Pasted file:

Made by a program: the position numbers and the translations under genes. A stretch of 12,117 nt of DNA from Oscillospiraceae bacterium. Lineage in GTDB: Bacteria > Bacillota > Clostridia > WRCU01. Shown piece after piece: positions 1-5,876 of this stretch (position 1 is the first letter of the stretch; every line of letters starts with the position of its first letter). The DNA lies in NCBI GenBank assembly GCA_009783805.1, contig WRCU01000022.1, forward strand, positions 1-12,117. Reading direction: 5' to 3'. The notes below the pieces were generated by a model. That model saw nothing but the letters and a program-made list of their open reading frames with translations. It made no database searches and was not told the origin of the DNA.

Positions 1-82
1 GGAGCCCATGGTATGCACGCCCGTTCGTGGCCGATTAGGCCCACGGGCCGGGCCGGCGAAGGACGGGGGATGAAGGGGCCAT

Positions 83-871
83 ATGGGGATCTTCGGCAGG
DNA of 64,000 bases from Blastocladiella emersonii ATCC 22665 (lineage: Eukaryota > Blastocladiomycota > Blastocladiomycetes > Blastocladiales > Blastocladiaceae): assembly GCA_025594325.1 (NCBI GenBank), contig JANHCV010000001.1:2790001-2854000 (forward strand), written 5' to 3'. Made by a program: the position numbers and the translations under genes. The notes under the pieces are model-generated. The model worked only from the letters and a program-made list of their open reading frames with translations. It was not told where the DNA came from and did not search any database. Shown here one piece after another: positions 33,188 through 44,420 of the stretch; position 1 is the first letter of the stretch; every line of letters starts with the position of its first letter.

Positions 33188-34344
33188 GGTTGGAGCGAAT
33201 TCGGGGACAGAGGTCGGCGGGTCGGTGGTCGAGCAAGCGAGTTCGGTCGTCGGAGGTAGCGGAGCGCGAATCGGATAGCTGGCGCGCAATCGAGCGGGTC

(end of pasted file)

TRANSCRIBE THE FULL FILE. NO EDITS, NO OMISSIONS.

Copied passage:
Made by a program: the position numbers and the translations under genes. A stretch of 12,117 nt of DNA from Oscillospiraceae bacterium. Lineage in GTDB: Bacteria > Bacillota > Clostridia > WRCU01. Shown piece after piece: positions 1-5,876 of this stretch (position 1 is the first letter of the stretch; every line of letters starts with the position of its first letter). The DNA lies in NCBI GenBank assembly GCA_009783805.1, contig WRCU01000022.1, forward strand, positions 1-12,117. Reading direction: 5' to 3'. The notes below the pieces were generated by a model. That model saw nothing but the letters and a program-made list of their open reading frames with translations. It made no database searches and was not told the origin of the DNA.

Positions 1-82
1 GGAGCCCATGGTATGCACGCCCGTTCGTGGCCGATTAGGCCCACGGGCCGGGCCGGCGAAGGACGGGGGATGAAGGGGCCAT

Positions 83-871
83 ATGGGGATCTTCGGCAGG
DNA of 64,000 bases from Blastocladiella emersonii ATCC 22665 (lineage: Eukaryota > Blastocladiomycota > Blastocladiomycetes > Blastocladiales > Blastocladiaceae): assembly GCA_025594325.1 (NCBI GenBank), contig JANHCV010000001.1:2790001-2854000 (forward strand), written 5' to 3'. Made by a program: the position numbers and the translations under genes. The notes under the pieces are model-generated. The model worked only from the letters and a program-made list of their open reading frames with translations. It was not told where the DNA came from and did not search any database. Shown here one piece after another: positions 33,188 through 44,420 of the stretch; position 1 is the first letter of the stretch; every line of letters starts with the position of its first letter.

Positions 33188-34344
33188 GGTTGGAGCGAAT
33201 TCGGGGACAGAGGTCGGCGGGTCGGTGGTCGAGCAAGCGAGTTCGGTCGTCGGAGGTAGCGGAGCGCGAATCGGATAGCTGGCGCGCAATCGAGCGGGTC